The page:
$15,000 Award for New York Prisoner in Medical Negligence Case
A New York Court of Claims awarded $15,000 to a prisoner after a nurse failed to timely diagnose and treat his heart attack.
While running to first base during a softball game on May 25, 2011, Shawangunk Correctional Facility (SCF) prisoner Juan Serrano, 53, experienced shortness of breath, felt disoriented, saw particles of light and felt pressure coming from the center of his chest across his left shoulder and extending down his left arm.
He sat down in the grass and told the recreation guard that he did not feel well. At around 3:40 p.m., he informed his block guard that he needed medical attention. The guard made two phone calls but Serrano was not taken to the medical unit for emergency sick call until five hours later.
Nurse Mary Ann Rutty was on duty; she took Serrano’s vital signs and noted elevated blood pressure. According to Serrano, Rutty said he was “a little dehydrated,” gave him non-aspirin pain medication and sent him back to his cell. At around 12:30 p.m. the next day, Serrano returned to sick call. He received an electrocardiogram, which resulted in the doctor calling an ambulance and giving Serrano aspirin. He also received nitroglycerin on the way to the hospital, where he underwent a cardiac catheterization.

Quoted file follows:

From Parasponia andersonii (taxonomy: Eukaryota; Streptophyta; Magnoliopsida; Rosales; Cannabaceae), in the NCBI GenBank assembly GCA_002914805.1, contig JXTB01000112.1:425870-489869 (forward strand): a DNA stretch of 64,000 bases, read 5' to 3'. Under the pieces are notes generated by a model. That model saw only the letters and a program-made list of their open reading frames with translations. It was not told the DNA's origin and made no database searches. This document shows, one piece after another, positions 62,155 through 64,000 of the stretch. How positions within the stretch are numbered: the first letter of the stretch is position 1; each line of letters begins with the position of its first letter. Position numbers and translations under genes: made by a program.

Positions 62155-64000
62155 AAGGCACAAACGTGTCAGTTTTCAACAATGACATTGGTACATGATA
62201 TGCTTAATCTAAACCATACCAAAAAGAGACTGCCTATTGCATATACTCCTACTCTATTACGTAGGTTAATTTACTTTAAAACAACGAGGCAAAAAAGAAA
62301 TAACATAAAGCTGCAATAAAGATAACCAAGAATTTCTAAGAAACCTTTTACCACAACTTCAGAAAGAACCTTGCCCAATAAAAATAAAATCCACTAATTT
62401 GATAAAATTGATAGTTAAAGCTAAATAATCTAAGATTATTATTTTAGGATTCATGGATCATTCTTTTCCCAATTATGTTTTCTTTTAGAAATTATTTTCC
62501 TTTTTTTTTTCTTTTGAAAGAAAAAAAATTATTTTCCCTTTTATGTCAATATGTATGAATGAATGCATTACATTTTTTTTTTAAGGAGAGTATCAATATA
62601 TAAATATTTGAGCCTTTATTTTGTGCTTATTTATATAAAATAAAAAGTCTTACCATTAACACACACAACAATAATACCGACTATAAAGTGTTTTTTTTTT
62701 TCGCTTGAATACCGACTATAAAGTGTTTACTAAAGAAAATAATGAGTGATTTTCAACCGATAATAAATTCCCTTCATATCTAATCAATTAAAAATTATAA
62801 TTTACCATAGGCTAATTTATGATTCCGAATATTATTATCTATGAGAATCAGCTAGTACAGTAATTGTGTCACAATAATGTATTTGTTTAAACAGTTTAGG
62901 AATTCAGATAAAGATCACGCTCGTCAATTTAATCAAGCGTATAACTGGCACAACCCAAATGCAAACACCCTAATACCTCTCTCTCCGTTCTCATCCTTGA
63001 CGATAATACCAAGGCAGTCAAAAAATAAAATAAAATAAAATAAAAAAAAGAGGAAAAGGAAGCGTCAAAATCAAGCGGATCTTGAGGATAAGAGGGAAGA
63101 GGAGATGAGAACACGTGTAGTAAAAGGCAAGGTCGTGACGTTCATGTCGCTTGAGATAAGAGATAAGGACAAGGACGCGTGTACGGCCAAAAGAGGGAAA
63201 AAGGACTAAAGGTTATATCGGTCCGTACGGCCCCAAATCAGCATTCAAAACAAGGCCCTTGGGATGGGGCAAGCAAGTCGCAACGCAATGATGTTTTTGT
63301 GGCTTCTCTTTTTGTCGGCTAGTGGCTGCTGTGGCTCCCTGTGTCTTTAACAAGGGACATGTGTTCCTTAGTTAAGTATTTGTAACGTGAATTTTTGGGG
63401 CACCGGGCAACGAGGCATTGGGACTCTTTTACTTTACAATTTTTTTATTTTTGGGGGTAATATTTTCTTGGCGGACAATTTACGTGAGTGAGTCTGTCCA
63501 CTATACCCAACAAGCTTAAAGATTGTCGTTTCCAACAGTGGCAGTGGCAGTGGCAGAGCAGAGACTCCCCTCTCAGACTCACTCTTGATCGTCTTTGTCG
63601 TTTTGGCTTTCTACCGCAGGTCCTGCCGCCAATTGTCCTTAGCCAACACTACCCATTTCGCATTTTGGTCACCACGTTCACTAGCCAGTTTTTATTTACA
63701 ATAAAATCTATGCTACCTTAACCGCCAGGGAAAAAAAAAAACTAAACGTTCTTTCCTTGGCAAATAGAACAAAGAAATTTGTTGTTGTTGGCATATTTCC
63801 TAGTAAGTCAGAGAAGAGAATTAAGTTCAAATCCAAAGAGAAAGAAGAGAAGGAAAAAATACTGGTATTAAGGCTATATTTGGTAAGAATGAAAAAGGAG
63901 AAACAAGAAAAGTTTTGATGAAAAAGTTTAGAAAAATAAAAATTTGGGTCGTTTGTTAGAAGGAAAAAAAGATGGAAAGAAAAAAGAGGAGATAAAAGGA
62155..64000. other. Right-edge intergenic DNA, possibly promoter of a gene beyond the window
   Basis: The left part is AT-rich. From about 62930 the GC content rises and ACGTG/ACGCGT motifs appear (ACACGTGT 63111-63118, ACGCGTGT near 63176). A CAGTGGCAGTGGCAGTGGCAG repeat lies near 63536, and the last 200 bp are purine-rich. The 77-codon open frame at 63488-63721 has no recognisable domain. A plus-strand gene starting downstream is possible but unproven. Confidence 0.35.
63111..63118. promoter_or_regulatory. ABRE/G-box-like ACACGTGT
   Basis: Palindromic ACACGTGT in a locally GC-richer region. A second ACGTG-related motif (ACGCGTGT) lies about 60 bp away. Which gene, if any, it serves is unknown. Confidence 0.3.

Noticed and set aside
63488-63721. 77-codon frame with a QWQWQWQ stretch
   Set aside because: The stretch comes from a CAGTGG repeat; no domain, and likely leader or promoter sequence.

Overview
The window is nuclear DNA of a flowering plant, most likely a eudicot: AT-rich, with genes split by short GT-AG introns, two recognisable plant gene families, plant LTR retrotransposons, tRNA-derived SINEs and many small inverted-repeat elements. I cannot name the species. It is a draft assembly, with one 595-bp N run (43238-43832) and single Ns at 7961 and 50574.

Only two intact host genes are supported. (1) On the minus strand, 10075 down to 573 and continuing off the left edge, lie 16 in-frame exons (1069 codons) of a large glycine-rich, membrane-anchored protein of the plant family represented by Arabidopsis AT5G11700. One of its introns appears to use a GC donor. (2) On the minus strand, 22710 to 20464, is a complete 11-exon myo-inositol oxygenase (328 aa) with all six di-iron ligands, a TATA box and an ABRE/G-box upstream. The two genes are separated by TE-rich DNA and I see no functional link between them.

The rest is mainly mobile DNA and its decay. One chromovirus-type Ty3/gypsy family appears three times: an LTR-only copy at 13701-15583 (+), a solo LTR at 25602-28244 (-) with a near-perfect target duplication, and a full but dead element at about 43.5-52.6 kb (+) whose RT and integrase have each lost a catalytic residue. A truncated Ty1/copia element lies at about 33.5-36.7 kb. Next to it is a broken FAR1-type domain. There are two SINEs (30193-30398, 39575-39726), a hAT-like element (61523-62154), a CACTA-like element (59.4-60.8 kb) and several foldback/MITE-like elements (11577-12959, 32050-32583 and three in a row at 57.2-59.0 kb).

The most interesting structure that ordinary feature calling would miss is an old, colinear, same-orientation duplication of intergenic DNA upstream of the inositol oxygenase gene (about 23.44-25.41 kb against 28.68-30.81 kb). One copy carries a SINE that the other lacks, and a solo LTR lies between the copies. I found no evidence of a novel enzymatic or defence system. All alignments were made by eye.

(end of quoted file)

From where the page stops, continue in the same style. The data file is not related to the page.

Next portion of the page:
Serrano had suffered a heart attack. At the trial on his medical negligence claim, both his expert and the state’s expert agreed with that diagnosis. The evidence led the court to find Serrano’s “cardiac event most likely occurred at some point between 9:00 pm on May 25, 2011 and 2:00 am on May 26, 2011.” Thus, administering aspirin and/or nitroglycerin at the first sick call would have covered Nurse Rutty’s duty of care. Both experts testified that Serrano exhibited heart attack symptoms that required “more testing.”
On February 27, 2017, the Court of Claims found Rutty 100% liable for the pain and discomfort Serrano experienced when she “departed from accepted medical practice in failing to refer claimant to a physician or perform an EKG when he presented with chest and shoulder pain....” The court awarded $15,000 for his suffering. Since Serrano did not experience permanent damage to his heart from the incident, his request for damages for future pain and suffering was denied. See: Serrano v. New York, Court of Claims (NY), UID No. 2017-032-001, Claim No. 122759.
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Related legal case
Serrano v. New York
|Cite||Court of Claims (NY), UID No. 2017-032-001, Claim No. 122759|
|Level||Court of Claims|